Now showing 1 - 6 of 6
  • Publication
    Beyond First Impressions: Estimating Quality of Experience for Interactive Web Applications
    The number of web applications for both personal and business use will continue to increase. The popularity of web applications has grown, increasing the need to estimate Quality of Experience for web applications (Web QoE). Web QoE helps providers to understand how their end-users perceive quality and point towards areas to improve. Waiting time has been proven to have a significant influence on user satisfaction. Most studies in the field of Web QoE have focused on modelling Web QoE for the user’s first interaction with the application, e.g., the waiting time for the first page load to complete. This does not include a user’s subsequent interactions with the application. Users keep interacting with the application beyond the first page load resulting in an experience that consists of a series of waiting times. In this study, we have chosen web maps as a use case to investigate how to measure waiting time for a user’s interactions across a web browsing session, and to measure the correlation between waiting time and user-reported perceived quality. We provide a short survey of existing Web QoE estimation metrics and models. We then propose two new measures: interactive Load Time (iLT) and Total Completed interactive Load (TCiL) to establish the waiting time associated with a web application user’s interactions. A subjective study confirms a logarithmic relationship for interactive web application sessions between iLT and perceived quality. We compare the correlation between QoE for iLT and the state of the art, non-interactive equivalent, Page Load Time (PLT)/Waiting Time. We demonstrate how the iLT/QoE fitting curve deviates from PLT/QoE. The number of clicks in completing tasks and TCiL are explored to explain the connections between user’s interactions behaviour and the perceived quality.
      157Scopus© Citations 15
  • Publication
    Fusion confusion: Exploring ambisonic spatial localisation for audio-visual immersion using the McGurk effect
    Virtual Reality (VR) is attracting the attention of application developers for purposes beyond entertainment including serious games, health, education and training. By including 3D audio the overall VR quality of experience (QoE) will be enhanced through greater immersion. Better understanding the perception of spatial audio localisation in audio-visual immersion is needed especially in streaming applications where bandwidth is limited and compression is required. This paper explores the impact of audio-visual fusion on speech due to mismatches in a perceived talker location and the corresponding sound using a phenomenon known as the McGurk effect and binaurally rendered Ambisonic spatial audio. The illusion of the McGurk effect happens when a sound of a syllable paired with a video of a second syllable, gives the perception of a third syllable. For instance the sound of /ba/ dubbed in video of /ga/ will lead to the illusion of hearing /da/. Several studies investigated factors involved in the McGurk effect, but a little has been done to understand the audio spatial effect on this illusion. 3D spatial audio generated with Ambisonics has been shown to provide satisfactory QoE with respect to localisation of sound sources which makes it suitable for VR applications but not for audio visual talker scenarios. In order to test the perception of the McGurk effect at different direction of arrival (DOA) of sound, we rendered Ambisonics signals at the azimuth of 0°, 30°, 60°, and 90° to both the left and right of the video source. The results show that the audio visual fusion significantly affects the perception of the speech. Yet the spatial audio does not significantly impact the illusion. This finding suggests that precise localisation of speech audio might not be as critical for speech intelligibility. It was found that a more significant factor was the intelligibility of speech itself.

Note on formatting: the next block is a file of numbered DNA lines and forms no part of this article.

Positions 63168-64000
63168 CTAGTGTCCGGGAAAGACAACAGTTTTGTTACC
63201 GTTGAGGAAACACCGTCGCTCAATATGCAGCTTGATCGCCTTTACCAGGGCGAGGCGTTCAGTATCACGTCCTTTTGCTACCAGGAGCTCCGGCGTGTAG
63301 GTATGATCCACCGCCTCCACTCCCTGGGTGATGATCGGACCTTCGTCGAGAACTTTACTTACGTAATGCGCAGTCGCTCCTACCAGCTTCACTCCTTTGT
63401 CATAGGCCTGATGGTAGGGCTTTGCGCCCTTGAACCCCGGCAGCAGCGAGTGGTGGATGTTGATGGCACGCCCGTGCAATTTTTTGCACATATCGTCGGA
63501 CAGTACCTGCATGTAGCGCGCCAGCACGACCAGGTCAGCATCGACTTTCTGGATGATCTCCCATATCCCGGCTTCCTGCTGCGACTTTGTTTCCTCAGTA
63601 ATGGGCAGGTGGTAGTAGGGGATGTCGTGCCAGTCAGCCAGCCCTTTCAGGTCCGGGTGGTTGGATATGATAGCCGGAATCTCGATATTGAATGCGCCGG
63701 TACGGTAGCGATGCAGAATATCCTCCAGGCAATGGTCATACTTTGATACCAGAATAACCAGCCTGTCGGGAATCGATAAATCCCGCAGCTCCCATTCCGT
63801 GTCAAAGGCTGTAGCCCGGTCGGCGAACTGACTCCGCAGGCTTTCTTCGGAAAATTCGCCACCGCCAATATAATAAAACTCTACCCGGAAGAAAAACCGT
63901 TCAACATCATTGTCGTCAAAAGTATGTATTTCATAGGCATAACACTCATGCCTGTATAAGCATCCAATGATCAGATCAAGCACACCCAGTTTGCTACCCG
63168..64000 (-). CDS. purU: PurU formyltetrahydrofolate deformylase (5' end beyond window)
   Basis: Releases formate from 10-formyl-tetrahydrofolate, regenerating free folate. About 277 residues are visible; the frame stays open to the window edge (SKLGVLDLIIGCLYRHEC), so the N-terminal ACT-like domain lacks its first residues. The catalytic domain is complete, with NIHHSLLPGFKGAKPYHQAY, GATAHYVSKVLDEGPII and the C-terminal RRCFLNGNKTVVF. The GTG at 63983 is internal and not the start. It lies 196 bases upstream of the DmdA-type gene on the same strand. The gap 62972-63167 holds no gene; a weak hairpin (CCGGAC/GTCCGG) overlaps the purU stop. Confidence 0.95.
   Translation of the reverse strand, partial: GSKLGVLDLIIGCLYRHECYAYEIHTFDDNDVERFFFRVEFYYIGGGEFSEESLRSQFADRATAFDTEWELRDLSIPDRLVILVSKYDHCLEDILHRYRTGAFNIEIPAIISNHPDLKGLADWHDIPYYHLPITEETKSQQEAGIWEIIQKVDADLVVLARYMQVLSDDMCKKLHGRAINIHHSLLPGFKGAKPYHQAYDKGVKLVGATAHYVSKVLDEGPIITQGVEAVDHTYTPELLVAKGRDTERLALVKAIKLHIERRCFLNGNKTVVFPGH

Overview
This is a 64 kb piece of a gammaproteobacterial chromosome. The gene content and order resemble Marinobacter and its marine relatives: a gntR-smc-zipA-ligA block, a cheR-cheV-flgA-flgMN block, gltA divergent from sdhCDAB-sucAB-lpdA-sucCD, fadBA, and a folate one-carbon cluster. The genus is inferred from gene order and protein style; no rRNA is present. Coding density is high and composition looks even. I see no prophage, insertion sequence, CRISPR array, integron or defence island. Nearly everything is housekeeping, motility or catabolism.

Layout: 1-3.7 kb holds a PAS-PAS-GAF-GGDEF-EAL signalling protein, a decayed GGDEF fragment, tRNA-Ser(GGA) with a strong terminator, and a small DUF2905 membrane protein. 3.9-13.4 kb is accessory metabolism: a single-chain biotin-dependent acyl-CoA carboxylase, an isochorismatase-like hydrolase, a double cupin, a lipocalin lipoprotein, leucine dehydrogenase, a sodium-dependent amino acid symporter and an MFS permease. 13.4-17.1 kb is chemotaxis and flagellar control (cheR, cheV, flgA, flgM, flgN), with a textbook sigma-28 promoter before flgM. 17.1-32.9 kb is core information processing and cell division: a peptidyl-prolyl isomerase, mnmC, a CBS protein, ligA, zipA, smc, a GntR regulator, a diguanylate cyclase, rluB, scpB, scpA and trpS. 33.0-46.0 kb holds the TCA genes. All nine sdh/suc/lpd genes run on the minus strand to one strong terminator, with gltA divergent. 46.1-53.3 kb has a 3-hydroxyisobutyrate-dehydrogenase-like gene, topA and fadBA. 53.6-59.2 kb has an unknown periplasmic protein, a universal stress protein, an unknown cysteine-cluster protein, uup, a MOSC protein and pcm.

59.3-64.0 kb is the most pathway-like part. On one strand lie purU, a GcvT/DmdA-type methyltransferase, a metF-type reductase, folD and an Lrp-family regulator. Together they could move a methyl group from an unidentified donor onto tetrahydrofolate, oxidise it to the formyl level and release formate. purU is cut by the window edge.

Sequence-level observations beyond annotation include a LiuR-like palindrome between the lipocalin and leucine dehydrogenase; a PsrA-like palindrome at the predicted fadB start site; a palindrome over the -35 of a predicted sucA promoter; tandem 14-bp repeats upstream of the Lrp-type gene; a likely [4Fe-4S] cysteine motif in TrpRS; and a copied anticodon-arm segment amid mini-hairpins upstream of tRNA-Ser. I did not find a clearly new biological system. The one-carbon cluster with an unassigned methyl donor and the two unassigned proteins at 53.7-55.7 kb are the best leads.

293Scopus© Citations 4
  • Publication
    Towards Application-Aware Networking: ML-Based End-to-End Application KPI/QoE Metrics Characterization in SDN
    Software Defined Networking (SDN) presents a unique networking paradigm that facilitates the development of network innovations. This paper aims to improve application awareness by incorporating Machine Learning (ML) techniques within an open source SDN architecture. The paper explores how end-to-end application Key Performance Indicator (KPI) metrics can be designed and utilized for the purpose of application awareness in networks. The main goal of this research is to characterize application KPI metrics using a suitable ML approach based on available network data. Resource allocation and network orchestration tasks can be automated based on the findings. A key facet of this research is introducing a novel feedback interface to the SDN's Northbound Interface that receives realtime performance feedback from applications. This paper aim to show how could we exploit the applications feedback to determine useful characteristics of an application's traffic. A mapping application with a defined KPI is used for experimentation. Linear multiple regression is used to derive a characteristic relationship between the application KPI and the network metrics.